At the lunar terrain facility of the Indian Space Research Organisation in Bangalore is a big spread of the “lunar” simulant soil. As commands erupt into life, a 17-kg rover, akin to the rover of Chandrayaan-2, revs up. It turns right, then left, lurches forward and backs up. Applause from a group of ISRO engineers fills the air.
About 260 km away, villagers of Sithampoondi and Kunnamalai, 65 km from Salem on the Salem–Tiruchengode highway, cannot wait for the rover from Chandrayaan-2 to land on the moon in 2017. For, the “lunar” soil on which the rover goes through its paces in Bangalore is from their villages. Anorthosite rock from Sithampoondi and Kunnamalai, which closely resembles the lunar soil in the latter’s chemical and mechanical properties, was pulverised and brought to the lunar terrain facility in the ISRO Satellite Integration and Testing Establishment (ISITE) in Bangalore to test the rover’s movements.
M. Annadurai, Programme Director, Indian Remote-sensing Satellites and Small Satellites Systems, ISRO, said: “We identified Sithampoondi, from where we excavated 60 tonnes of rocks which are geologically similar to the lunar composition. We made a special effort to pulverise the rocks to various sizes ranging from 30 to 200 microns and mix them in various proportions to match the chemical and mechanical properties of the lunar soil to study the rover’s movements on it in a simulated environment.” Since the gravity on the moon is one-sixth of the earth’s gravity, a helium-filled balloon which will lift five-sixths of the rover’s weight is being used in the lunar terrain facility.
“We have realised a six-wheeled rover and it is being tested in the lunar terrain facility. The design work on the lander is in progress in ISRO. Everything about the Chandrayaan-2 mission is Indian. The launch vehicle, the orbiter, the lander and the rover are all from India,” Dr. Annadurai emphasised.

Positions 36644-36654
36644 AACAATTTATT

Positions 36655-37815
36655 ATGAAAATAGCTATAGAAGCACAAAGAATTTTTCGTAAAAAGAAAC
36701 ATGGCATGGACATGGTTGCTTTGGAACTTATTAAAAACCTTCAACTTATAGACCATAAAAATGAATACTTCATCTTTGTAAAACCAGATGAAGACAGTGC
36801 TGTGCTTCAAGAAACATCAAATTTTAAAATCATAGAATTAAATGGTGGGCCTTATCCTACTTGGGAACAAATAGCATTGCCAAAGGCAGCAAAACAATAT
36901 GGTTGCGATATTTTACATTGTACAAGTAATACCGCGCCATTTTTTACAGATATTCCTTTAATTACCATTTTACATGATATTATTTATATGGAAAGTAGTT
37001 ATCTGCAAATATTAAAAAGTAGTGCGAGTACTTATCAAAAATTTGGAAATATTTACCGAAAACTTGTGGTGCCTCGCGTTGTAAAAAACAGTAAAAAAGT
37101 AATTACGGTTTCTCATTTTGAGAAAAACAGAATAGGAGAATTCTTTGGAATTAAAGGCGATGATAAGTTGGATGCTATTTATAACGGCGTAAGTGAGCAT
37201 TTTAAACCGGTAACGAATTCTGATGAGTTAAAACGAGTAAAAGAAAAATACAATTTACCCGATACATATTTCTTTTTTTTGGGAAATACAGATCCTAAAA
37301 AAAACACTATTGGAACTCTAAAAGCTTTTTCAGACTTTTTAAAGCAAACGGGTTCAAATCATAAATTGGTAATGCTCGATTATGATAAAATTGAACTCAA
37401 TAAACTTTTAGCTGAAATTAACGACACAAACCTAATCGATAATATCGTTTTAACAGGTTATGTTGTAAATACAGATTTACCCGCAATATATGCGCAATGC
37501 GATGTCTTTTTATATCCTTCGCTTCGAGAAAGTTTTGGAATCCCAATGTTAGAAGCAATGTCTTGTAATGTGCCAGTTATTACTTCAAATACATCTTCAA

Geologists from Periyar University, Salem; the National Institute of Technology, Tiruchi; the, Indian Institute of Science, Bangalore, and the National Geophysical Research Institute, Hyderabad, “concurred” that the rocks from Sithampoondi and Kunnamalai were similar in properties to that of the soil on the moon, Dr. Annadurai said.
Special study on lunar soil S. Anbazhagan, Professor and Head of the Department of Geology, Periyar University, said: “We had done spectral studies on the lunar soil and we discovered its equivalent at Sithampoondi in 2004 when I was working in the Indian Institute of Technology-Bombay. ISRO’s soil scientists coordinated with us in this project.”
The moon has two types of rocks — basaltic and anorthosite. The latter covers a vast area of the moon. “The chemistry and mineralogy of the rocks at Sithampoondi are the same as that of the lunar soil,” added Dr. Anbazhagan.
The Geo-synchronous Satellite Launch Vehicle (GSLV-Mark II) with an indigenous cryogenic engine will put Chandrayaan-2 in orbit in 2017.
A lander from the orbiter will land on the moon. From the lander, the rover will roll out on to the lunar soil. The rover will move about on the high latitude area of the moon and conduct experiments.
Weighing 20 kg, it will move about on the moon for one lunar day, that is, 14 earth days, Dr. Annadurai said. It would be loaded with commands for turning to the left and right, for going forward and backing down.
The rover will carry two instruments, laser-induced breakdown spectrometer and alpha particle-induced X-ray spectroscope, to study the chemical properties of the lunar soil.
As for D. Selvaraj and S. Suresh, two young men from Kunnamalai, they cannot wait for the GSLV lift-off with Chandrayaan-2 on board. “Sithampoondi and Kunnamalai villagers are happy that the rocks from their villages are being used to test the Chandrayaan’s rover,” they said.